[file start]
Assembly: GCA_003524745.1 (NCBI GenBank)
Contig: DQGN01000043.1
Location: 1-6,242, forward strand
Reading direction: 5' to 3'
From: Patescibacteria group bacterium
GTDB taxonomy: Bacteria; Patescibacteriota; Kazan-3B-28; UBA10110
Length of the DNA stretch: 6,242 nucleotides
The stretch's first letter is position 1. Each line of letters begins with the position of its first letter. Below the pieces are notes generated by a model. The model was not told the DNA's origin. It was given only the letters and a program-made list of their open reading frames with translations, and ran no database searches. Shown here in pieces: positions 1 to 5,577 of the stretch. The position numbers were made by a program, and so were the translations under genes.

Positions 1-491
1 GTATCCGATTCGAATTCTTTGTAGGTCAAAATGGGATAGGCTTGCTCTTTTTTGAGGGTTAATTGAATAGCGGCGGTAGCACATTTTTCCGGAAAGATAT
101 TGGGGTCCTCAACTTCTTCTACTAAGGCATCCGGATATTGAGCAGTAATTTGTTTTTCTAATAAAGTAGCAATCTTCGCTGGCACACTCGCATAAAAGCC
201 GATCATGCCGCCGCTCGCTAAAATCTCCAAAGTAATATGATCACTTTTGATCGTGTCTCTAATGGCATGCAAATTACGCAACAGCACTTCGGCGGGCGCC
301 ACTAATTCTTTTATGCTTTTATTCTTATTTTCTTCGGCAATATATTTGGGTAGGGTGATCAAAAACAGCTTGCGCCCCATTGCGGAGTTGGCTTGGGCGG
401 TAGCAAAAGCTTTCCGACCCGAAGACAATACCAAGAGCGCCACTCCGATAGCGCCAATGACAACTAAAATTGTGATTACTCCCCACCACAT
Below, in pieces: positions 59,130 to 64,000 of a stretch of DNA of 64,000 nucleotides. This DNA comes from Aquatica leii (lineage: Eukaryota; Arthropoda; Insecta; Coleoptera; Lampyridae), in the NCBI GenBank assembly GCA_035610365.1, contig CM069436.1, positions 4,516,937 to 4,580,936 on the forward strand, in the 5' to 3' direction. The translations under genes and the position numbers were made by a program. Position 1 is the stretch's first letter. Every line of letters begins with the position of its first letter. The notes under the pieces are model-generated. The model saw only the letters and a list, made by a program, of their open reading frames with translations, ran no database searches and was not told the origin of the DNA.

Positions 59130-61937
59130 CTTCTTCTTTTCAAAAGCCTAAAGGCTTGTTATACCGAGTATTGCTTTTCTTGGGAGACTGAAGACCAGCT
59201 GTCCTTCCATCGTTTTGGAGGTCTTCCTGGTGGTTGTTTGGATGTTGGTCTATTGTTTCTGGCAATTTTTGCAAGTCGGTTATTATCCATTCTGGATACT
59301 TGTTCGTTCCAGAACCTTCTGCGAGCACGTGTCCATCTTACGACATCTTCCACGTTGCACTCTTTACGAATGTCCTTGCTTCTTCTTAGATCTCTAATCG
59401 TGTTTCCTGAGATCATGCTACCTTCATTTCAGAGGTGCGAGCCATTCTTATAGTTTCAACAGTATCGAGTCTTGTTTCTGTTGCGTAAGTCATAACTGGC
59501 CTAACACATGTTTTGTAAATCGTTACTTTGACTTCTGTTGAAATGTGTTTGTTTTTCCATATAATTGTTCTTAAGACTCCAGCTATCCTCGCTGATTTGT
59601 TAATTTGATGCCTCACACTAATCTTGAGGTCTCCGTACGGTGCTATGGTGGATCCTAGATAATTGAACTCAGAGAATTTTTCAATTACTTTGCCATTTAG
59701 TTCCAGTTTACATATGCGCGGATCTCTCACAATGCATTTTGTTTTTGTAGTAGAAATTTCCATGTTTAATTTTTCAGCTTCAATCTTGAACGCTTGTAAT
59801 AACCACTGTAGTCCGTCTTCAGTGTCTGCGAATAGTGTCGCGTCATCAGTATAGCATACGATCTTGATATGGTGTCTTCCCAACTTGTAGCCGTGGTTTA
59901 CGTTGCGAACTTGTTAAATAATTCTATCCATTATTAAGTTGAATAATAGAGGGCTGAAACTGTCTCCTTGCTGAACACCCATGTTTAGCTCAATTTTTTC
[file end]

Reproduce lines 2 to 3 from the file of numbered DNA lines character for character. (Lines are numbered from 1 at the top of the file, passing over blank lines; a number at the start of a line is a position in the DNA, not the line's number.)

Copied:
Contig: DQGN01000043.1
Location: 1-6,242, forward strand